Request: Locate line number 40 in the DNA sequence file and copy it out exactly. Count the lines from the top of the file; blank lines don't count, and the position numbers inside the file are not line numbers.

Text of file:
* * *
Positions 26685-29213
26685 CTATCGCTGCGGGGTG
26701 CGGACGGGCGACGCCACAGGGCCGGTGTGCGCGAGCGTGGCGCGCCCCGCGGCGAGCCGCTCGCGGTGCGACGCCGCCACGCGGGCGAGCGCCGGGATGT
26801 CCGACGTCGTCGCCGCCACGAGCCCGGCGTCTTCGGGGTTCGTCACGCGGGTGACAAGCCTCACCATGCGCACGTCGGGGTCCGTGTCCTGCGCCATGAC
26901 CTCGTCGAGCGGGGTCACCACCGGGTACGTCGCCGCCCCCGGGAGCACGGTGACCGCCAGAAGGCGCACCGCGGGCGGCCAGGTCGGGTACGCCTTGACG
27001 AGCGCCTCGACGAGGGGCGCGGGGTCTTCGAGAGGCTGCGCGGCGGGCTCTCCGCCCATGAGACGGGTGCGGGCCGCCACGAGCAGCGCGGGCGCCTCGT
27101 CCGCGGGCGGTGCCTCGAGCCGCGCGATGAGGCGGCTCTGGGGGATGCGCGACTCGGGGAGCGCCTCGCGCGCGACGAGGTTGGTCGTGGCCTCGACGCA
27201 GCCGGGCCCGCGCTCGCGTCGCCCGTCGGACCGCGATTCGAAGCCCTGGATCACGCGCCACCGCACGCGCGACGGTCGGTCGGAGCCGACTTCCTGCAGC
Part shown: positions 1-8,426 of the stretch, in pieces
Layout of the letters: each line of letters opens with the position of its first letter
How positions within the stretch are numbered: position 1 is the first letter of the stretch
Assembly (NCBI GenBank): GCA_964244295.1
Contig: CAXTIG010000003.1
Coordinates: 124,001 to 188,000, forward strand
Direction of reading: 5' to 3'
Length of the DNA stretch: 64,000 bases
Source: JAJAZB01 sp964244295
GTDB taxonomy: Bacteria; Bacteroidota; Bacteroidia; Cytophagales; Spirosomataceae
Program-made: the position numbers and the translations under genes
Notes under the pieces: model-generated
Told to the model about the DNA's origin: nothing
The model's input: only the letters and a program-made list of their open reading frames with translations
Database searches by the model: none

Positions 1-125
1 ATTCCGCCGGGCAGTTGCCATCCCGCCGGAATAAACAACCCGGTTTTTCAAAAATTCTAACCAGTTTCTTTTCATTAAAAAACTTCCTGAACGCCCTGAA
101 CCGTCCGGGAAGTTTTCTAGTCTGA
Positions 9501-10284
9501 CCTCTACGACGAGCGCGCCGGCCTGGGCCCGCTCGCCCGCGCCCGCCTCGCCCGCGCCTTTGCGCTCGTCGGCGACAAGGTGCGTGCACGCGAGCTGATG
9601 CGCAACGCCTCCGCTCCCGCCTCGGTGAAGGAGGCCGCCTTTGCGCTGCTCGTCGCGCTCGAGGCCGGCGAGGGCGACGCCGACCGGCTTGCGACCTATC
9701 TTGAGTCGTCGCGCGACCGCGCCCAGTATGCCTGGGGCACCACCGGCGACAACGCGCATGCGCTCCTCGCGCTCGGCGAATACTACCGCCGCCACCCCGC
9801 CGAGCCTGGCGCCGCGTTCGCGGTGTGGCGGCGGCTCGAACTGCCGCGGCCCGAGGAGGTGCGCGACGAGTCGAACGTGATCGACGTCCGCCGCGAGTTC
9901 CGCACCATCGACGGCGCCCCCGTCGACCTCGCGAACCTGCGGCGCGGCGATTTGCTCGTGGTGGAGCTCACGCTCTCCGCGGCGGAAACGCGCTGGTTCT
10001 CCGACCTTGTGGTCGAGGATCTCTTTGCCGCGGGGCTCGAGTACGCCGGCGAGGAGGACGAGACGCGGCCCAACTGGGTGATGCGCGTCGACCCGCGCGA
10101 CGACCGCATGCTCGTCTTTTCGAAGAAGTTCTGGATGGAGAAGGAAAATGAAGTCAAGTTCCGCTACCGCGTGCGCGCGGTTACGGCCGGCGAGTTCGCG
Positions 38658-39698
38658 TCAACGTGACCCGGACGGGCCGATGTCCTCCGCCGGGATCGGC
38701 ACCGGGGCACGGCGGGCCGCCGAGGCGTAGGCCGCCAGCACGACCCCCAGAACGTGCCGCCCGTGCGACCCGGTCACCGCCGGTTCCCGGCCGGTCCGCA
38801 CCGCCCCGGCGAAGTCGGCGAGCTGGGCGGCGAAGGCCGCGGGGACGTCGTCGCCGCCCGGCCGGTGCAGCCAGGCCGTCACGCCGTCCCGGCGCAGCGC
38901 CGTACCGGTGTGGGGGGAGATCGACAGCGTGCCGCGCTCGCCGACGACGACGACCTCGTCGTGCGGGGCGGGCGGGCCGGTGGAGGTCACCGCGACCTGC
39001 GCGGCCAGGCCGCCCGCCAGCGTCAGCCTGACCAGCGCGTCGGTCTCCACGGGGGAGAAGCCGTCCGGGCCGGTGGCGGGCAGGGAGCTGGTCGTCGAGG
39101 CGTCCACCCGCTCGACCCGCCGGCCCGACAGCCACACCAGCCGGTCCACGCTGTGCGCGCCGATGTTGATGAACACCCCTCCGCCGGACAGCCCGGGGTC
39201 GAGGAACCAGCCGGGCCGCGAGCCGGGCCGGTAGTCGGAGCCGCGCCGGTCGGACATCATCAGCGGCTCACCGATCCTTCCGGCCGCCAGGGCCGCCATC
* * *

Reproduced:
39001 GCGGCCAGGCCGCCCGCCAGCGTCAGCCTGACCAGCGCGTCGGTCTCCACGGGGGAGAAGCCGTCCGGGCCGGTGGCGGGCAGGGAGCTGGTCGTCGAGG